From Davitt to deconstruction : politics and social commentary in feminist crime fiction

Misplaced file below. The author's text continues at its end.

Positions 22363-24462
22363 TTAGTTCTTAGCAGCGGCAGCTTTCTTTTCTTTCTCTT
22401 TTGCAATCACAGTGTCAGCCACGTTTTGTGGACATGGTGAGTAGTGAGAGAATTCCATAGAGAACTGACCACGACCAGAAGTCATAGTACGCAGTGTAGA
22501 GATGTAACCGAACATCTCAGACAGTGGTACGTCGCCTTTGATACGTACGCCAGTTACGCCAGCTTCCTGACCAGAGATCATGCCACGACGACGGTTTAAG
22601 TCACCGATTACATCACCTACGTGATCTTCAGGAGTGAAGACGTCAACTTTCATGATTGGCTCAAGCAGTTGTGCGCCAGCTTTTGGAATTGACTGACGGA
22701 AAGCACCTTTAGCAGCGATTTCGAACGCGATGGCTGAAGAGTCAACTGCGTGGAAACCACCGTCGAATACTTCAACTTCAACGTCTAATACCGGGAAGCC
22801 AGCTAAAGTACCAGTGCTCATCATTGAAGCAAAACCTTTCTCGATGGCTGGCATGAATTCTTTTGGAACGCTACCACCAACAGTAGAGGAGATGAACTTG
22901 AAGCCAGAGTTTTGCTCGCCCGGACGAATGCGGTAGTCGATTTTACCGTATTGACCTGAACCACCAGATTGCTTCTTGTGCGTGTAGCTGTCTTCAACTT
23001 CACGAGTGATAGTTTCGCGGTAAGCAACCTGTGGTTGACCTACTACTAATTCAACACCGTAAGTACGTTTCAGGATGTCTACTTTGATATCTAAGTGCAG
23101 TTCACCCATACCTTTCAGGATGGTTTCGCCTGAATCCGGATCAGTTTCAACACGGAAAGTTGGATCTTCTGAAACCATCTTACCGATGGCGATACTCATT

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What first attracted me to crime fiction written by women? Many things, but foremost amongst them were the strong female voice found in the first person narrative, the mythical themes of challenge and resolution, social analysis and politics. Especially politics. In this dissertation I'll investigate the manner in which women writers appropriated the crime genre in the 1970s and 1980s and gave voice to the feminist utopian ideals of equality, access to work and participation in political structures. In doing so, I'll ask, did the writers set out to explore politics close to the feminist heart through the crime novel's stylised conventions of fast moving story line, the charismatic detective, exposure of corruption and the first hand observation of the social disjunction caused by it? I'll also question the authors' reasons for choosing crime when other literary forms were available to them. Was this choice made because crime fiction reflected women's changing status? Because it challenged one of the most masculine of literary bastions and gave the genre a whole new lease on life through the female voice? Or did other factors contribute to their decisions? In exploring crime fiction published since the nineteen seventies and interviewing writers about their literary intents, I will argue that crime fiction increasingly has become the genre in which major political themes are played out. Whilst many feminist non crime writers explored dysfunctional relationships with their partners, parents, and children, feminist crime fiction writers were interested in exposing dysfunctional social and economic relationships. These politics were framed in different ways and not all crime writers actively set out to write polemically. Nor did they see their fiction as a political tool. For many, the crime novel's structures lent themselves to an inadvertent exploration of social themes, an organic process, if you like, of crime and punishment, social analysis and utopian resolution. My exploration of these themes commences in Chapter One, with a broad overview of the scope of the 'political' issues central to my thesis. A serial discussion of politics, of crime writers' interpretations of their political ideas is covered in Chapters Two, Three and Four. The politics that influenced the manner in which I write concludes the dissertation. The achievement of a happy balance in relation to a multiplicity of social and political concerns, I assert throughout my work, confronts women crime writers every time they pick up their pens to write. Whether they set out to write deliberately for women or for a wider audience, to argue against feminist interpretation or, separatist, embrace it, in creating a female victim, a female villain, a female crusading detective, in anticipating their female readers, they are recreating and redefining the ways in which women see the world. And that, I will argue, is political.
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